Executives who need a lesson in the delicate balance between leadership and teamwork should consider a key off-field move made by NFL quarterback Tom Brady.
This past spring, the star player, who has won three of the past four Super Bowls for the New England Patriots, agreed to defer nearly half of his signing bonus. By doing so, he has reduced the impact of the payment on the team’s compensation budget, which is subject to the National Football League’s salary cap. That means his teammates can be better compensated, which, Brady hopes, gives the team a better shot at getting to the Super Bowl again in 2006. “Anybody who chooses to play on the Patriots realizes that [the team] goal supersedes what any player goal might be,” Brady was quoted as saying.
Granted, Brady stands to gain more than $30 million in the next two years, making him one of the highest-paid players in the league. But his rationale for sharing the wealth reflects an understanding of why it’s important to reward the group that one CFO calls “the mighty middle.”
“It’s true that you have to identify top performers,” says Patrick Moore, executive director of finance for BellSouth, “but we focus so much on the top that the mighty middle is often overlooked.” He fears that if this group continues to be neglected, he will see his current attrition rate of up to 2 percent skyrocket when the economy picks up.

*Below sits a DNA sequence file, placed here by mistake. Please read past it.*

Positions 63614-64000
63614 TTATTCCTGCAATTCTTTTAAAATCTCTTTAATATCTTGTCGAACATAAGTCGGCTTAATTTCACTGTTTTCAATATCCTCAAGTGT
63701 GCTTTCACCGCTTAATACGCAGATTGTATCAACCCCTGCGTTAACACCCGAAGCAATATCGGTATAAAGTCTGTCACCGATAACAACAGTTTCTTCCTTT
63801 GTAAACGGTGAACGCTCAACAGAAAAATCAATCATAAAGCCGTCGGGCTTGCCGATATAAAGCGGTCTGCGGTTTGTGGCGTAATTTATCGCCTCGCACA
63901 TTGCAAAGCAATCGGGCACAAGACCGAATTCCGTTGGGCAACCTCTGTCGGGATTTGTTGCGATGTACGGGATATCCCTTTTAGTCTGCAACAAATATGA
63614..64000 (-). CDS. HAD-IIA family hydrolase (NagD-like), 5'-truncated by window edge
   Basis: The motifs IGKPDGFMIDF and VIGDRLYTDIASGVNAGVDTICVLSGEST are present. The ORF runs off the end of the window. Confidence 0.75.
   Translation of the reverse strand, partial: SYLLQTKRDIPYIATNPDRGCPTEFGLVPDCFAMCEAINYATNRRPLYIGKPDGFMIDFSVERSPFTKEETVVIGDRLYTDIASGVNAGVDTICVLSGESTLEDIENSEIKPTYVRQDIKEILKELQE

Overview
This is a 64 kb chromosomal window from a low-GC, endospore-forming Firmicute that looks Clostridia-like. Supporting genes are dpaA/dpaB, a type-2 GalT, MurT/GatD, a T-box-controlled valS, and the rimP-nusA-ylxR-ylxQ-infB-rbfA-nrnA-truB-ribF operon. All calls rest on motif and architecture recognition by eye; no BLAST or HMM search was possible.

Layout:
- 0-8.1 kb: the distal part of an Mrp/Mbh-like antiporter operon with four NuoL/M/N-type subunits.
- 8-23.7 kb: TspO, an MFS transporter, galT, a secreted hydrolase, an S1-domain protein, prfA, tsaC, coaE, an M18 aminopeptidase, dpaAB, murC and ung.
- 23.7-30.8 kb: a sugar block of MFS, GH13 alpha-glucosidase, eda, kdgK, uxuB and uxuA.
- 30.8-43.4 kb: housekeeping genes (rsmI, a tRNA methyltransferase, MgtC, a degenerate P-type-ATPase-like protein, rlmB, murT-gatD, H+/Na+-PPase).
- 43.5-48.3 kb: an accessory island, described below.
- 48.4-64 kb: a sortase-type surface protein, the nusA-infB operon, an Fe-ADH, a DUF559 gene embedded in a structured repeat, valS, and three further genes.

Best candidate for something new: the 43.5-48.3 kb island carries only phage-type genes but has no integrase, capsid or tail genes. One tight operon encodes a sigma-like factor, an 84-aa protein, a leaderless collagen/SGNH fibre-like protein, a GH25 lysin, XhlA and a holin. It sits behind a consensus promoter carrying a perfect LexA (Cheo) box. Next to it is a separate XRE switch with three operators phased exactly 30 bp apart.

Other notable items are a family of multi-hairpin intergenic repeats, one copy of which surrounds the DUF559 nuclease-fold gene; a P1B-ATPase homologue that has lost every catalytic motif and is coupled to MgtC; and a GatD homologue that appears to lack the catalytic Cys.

Few companies actively decide to ignore their middle performers. Yet because of time and budget constraints, many focus solely on the top-performing and high-potential employees. “With A-players, you’re very interested in what motivates them — is it money, recognition, titles?” says Jose Zeilstra, vice president in JPMorgan Chase & Co.’s auditing department. “You want to keep your B-players and keep them happy, but you don’t go the extra mile to figure out the motivation piece, which is unfortunate.”
The consequences of such benign neglect can include excessive turnover, reputational damage, or even poor performance. “You need to know who your top people are, but you also have to watch out for the message you’re sending, because a disenfranchised middle can be just as damaging to your business as the loss of all of your top talent,” says Martin Cozyn, vice president of human resources for Ontario, Canada-based Nortel Networks Inc., which has revised its performance-rating system twice in the past five years to be more “middle-friendly.”
To be sure, no one is advising that companies pay all employees even close to equally. General Electric famously advocated a policy of disproportionately rewarding the top 20 percent of its performers, and companies as diverse as Microsoft and JPMorgan adhered to similar principles in incentive compensation. According to a recent Watson Wyatt Worldwide study, firms with sharply differentiated bonus payouts have far better stock performance than those with less differentiation. Those in the top quartile, with an average 47 percent return (including dividends) to shareholders over three years, paid their best performers 4.7 times more in bonuses than they paid lower performers. Companies in the bottom quartile paid their stars only twice as much in bonuses.